Occupational Therapy for Severe Brain Injury
Occupational Therapy after Severe Closed Head Injury
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Occupational therapy is the primary therapy that helps the survivors of severe brain injury relearn to do things and includes significant work with fine motor skills like the use of the hands. If a survivor has had physical impairments with their brain injury it is imperative that they get some kind of occupational therapy as part of their rehabilitation.
Some brain injury survivors get frustrated with the repetitiveness and what seem simple tasks that they are asked to do it when it comes to occupational therapy. Then there are those that really enjoy the working with their hands and the therapy to regain hand to eye coordination skills that this type of therapy with help them with. To give you examples of real life survivor stories we will refer to out TBI Voices project. We will start with the story of Betty.
Betty was in a car accident when the driver of the vehicle she was in was impaired. As a favor to a student that she went to school with asked her to join her family for Thanksgiving, Betty agreed because the family was going through a very rough time as the brother of her friend had been in a terrible motorcycle accident. What Betty didn’t realize was that when her friend had been drinking before she came to pick her up for their trip that day. The accident caused Betty to suffer a severe brain injury in the crash, including frontal lobe (a subdural hematoma) and occipital lobe injury requiring brain surgery.
Betty’s injuries resulted in a coma and a three month hospital stay. Her rehabilitation started before she came out of the coma and continued while she was in the hospital. Once she was discharged she went to an outpatient rehabilitation center where she received physical therapy, speech pathology, psychological and occupational therapy. Of these, occupational therapy was her favorite. Betty states; “Occupational therapy was particularly one of my favorites because I loved working with the clay and making bowls. I did a lot of other projects including cross stitch and it really improved my hand eye coordination.” To read Betty’s entire story click here.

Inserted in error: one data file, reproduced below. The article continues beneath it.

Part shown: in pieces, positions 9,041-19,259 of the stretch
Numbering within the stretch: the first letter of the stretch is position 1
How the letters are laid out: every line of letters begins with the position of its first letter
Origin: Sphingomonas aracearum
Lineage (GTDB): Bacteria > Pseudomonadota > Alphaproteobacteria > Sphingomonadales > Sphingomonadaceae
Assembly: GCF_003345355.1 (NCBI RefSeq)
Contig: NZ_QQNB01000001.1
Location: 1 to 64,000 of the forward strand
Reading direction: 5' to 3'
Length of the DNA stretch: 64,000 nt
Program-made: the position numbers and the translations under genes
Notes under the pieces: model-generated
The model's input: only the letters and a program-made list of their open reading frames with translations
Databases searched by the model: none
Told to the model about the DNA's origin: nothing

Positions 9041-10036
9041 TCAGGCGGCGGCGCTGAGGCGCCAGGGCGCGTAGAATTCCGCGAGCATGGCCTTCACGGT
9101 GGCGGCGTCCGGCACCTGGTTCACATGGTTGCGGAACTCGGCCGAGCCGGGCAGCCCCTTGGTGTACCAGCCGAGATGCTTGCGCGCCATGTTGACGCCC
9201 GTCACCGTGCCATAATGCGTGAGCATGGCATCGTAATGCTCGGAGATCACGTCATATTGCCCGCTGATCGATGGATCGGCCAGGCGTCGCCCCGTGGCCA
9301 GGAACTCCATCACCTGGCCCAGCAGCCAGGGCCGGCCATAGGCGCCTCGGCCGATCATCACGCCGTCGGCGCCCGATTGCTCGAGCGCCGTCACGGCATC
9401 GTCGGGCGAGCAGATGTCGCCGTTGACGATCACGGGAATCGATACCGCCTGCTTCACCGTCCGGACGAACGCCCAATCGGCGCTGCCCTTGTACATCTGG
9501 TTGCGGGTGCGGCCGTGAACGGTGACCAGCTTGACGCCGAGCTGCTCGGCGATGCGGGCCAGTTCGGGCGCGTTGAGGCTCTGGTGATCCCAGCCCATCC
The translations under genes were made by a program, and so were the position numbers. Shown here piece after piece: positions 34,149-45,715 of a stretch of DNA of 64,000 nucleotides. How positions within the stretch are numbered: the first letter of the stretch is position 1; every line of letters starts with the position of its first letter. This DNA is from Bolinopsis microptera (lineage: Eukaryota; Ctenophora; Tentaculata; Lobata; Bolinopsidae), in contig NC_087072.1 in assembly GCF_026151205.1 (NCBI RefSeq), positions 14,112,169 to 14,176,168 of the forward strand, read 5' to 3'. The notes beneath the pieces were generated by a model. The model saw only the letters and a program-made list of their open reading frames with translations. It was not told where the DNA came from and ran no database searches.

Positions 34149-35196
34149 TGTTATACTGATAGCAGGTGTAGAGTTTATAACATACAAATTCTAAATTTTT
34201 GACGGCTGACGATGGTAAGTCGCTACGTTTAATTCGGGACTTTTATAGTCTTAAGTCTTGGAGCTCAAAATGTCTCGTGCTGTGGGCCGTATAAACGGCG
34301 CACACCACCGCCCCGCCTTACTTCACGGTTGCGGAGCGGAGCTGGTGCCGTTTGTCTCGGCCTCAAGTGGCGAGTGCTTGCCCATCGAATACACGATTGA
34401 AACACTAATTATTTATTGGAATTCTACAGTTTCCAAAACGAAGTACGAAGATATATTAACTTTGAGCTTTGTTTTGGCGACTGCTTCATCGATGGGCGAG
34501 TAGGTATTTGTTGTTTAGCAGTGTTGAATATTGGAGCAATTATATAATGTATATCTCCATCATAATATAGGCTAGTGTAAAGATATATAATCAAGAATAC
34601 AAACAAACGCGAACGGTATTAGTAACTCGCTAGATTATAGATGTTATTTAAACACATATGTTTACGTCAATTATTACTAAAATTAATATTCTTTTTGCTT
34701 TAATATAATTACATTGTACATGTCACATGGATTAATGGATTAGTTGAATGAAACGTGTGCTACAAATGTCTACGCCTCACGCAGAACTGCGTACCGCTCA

Another example of a survivors occupational therapy comes from the story of Doug. Doug was in a devastating one car accident when his brakes went out and he hit a telephone pole. His injuries caused Doug to suffer a severe brain injury. Doug was in a coma for two months. He was transferred to two different hospitals, the last being a hospital that dealt with rehabilitation for his brain injury.
He has a good memory of his speech and occupational therapy that he received a the rehabilitation facility. In regards to his occupational therapy he states:
“It’s just like repetition, I’m going over different puzzles, different word games. I’m trying to think what else I did there. Things like word games, mind games, yeah, word searches. Just trying to get my brain to work. To get the brain into learning how to do things. Learn to do things on your owns. Repetitions.” To read the entire story of Doug click here.
Occupational therapy can be somewhat frustrating to some survivors where others thrive on it. Depending on what deficits that the survivor is faced with it’s main objective is to retrain the brain to do what may have come naturally before the brain injury.